You're probably used to blowing up gas stations in videogames - but what if it was your job to save them? Robert Janelle plays Response Ready and speaks with developer Distil Interactive about how games can help train employees to perform better at their jobs.
Can a bunch of teenagers really impact the world of games development? The answer, according to Dean Reilly, is a resounding "Yes!"
"I have no respect for people who teach in a game program who haven't worked in the industry." That's a sentiment you'll hear a lot from game developers, but it's based on a set of assumptions that aren't necessarily all true. Brenda Brathwaite looks at the conflict between the industry and the academy, and finds some common ground between both factions.
Dan thought he was willing to do anything for a job at his favorite game studio, Explosive Entertainment. But that was before he was subjected to the most excruciating final interview he had ever experienced. Kevin Spiess pores over every detail of Dan's Explosive interview.
If you work in quality assurance, you're spending half your life in a game. But what if you lost track of the other half? Jennifer Estaris gives us a portrait of Myra, a game developer who takes her job a little too seriously.
What do MMOG characters do when they're not under players' command? In Richard Hehemann's estimation, they gather together to seek comfort from a cruel, uncaring world they can neither control nor understand.
Brandic stood in the doorway of a small room, filled with chairs arrayed in a circle. He was about to enter when he heard a man - a barbarian fighter by the looks of him - speak.
Sometimes it's hard to tell when a game stops being a game. But when you start bludgeoning your opponent with a 360 controller, you've probably crossed that line. Seth Able tells the story of a Street Fighter rivalry that becomes dangerously real.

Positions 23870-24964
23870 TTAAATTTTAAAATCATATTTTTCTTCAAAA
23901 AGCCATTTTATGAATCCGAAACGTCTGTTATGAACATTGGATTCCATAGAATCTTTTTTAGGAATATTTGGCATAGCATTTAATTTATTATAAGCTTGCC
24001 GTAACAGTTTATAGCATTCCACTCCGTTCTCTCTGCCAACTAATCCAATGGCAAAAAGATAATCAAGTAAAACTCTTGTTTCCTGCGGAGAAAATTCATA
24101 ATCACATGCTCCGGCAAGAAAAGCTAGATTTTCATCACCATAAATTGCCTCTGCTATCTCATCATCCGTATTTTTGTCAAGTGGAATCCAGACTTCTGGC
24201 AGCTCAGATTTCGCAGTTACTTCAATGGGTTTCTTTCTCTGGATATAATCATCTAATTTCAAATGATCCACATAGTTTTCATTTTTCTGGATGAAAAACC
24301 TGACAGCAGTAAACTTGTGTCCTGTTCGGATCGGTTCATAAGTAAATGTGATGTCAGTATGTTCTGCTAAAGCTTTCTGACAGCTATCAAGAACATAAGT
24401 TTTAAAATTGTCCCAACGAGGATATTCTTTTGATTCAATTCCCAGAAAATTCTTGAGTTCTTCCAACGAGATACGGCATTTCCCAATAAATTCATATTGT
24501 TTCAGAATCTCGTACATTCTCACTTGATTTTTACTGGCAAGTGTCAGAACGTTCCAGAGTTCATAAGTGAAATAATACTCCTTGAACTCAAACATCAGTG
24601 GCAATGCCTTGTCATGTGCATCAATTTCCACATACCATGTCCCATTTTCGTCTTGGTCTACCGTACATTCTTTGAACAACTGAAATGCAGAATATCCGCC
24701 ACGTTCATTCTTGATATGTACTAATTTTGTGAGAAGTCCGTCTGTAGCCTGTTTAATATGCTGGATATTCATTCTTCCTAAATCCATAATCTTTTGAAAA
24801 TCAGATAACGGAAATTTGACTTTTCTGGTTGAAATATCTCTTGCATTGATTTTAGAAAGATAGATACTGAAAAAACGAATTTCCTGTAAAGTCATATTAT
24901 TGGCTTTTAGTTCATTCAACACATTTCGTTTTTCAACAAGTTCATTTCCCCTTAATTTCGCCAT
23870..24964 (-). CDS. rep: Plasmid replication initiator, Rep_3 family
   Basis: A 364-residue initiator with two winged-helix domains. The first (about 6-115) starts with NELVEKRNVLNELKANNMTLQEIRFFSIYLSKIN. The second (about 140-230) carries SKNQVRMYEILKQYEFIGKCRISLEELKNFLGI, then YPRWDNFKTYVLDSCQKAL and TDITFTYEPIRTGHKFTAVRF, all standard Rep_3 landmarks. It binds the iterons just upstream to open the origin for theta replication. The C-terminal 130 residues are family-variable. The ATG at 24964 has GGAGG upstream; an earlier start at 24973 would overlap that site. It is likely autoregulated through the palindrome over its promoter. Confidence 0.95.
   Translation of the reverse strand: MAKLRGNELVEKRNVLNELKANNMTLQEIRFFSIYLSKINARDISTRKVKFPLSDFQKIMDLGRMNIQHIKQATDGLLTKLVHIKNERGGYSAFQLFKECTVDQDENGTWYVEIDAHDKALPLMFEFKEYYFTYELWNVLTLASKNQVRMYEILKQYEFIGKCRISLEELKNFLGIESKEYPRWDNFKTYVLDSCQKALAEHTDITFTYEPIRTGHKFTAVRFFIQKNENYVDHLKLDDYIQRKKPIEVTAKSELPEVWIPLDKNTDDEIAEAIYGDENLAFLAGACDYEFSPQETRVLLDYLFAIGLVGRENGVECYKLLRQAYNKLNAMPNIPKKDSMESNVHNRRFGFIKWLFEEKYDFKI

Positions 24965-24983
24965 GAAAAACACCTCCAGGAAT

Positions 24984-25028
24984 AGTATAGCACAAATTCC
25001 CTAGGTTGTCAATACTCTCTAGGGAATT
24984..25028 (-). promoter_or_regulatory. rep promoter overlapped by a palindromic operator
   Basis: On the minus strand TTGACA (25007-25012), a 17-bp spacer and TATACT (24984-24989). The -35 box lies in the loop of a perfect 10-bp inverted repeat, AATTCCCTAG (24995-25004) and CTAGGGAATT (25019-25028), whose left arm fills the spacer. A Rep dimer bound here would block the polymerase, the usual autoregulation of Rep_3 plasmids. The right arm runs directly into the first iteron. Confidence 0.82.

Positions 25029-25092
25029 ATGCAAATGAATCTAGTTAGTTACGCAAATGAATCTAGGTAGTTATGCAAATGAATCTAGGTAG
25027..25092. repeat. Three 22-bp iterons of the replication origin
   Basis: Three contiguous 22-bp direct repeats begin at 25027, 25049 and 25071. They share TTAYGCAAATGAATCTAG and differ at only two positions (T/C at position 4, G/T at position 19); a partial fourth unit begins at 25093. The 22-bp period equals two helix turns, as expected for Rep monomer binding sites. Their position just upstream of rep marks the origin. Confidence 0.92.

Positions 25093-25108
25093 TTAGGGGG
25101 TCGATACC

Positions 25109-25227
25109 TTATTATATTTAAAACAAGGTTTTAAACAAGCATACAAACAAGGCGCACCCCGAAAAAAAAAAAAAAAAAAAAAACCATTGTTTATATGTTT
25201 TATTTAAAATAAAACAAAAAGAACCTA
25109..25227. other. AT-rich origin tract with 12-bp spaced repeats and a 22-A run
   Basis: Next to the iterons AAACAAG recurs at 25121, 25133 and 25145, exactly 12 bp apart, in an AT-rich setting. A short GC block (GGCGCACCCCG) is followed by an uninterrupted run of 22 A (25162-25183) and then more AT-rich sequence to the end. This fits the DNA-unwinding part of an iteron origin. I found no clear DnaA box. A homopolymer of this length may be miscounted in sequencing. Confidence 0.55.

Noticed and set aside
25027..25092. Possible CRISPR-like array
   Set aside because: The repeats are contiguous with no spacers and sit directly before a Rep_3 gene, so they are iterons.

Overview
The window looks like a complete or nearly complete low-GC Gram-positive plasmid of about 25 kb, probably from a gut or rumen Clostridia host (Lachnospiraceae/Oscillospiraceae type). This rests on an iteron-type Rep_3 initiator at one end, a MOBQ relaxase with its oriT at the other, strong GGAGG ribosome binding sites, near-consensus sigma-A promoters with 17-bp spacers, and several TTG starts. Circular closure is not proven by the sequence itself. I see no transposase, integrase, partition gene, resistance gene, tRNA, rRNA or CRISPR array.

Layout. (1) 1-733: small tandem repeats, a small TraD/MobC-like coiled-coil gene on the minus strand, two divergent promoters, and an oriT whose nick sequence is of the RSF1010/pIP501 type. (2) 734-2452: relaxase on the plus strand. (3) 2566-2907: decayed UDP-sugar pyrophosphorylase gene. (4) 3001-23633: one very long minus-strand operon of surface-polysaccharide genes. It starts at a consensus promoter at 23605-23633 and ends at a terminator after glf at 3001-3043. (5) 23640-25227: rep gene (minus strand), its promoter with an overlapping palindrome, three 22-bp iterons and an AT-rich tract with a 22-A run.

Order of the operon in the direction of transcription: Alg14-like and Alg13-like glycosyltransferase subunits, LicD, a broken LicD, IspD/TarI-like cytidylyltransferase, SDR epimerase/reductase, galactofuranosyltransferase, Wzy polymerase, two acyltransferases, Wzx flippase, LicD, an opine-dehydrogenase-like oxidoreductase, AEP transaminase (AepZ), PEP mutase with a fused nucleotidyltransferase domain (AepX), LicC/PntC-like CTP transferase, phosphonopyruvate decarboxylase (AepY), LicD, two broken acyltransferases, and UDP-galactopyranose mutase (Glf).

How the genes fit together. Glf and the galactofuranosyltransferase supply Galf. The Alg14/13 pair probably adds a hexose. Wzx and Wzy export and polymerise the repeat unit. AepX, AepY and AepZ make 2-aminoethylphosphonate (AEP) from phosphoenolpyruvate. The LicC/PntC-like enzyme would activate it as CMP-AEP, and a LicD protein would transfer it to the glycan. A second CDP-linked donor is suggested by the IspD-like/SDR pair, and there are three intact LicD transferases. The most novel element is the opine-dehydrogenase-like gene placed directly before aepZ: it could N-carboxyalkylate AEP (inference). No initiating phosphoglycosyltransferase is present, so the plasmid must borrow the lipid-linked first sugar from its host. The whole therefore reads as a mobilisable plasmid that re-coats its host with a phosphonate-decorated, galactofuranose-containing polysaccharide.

What do medieval Japanese warriors and giant fighting robots have in common? Probably a lot more than you think. Ollie Barder examines the influence of samurai on mecha, and how that influence has led to a particularly unique genre of videogames.
Piracy in the U.S. and Europe usually takes place behind closed doors. But in Brazil, it's wide out in the open for everyone to see. Pedro Franco examines the state of the gaming economy in his home country and how the situation got to be so dire.
Progressive parents have long known that videogames are a great motivator in their kids' lives. But for Jamie Dunston and her son Pearce, gaming is much more than that: It's a way for her to help him overcome some of the most difficult challenges posed by autism.
Game developers don't shy away from World War II's bloodiest battles when looking for inspiration, but they've skipped over one of the most significant events of that era: the Holocaust. Emanuel Maiberg ponders the long-term impact of this error of omission.
We've all played videogames to temporarily escape from reality, but who knew that games could be an effective medical treatment for chronic pain? Rob Zacny explores the psychology of pain therapy.
Members of The Escapist Staff fess up about their experiences with griefing.
It's easy to complain about griefers when they catch you in the last leg of a half-hour-long quest, but they provide a valuable service: They add some much needed spontaneity to experiences that would otherwise feel pretty routine. Brett Staebell recounts his World of Warcraft guild's maritime griefing efforts, and how their victims actually appreciated the ordeal.
In a rush to ban griefers from their online worlds, MMOG operators may be passing up a golden opportunity: to harness griefers' collective ill intent and apply it toward the greater good. Allen Varney speculates whether creative game design can turn griefers against themselves.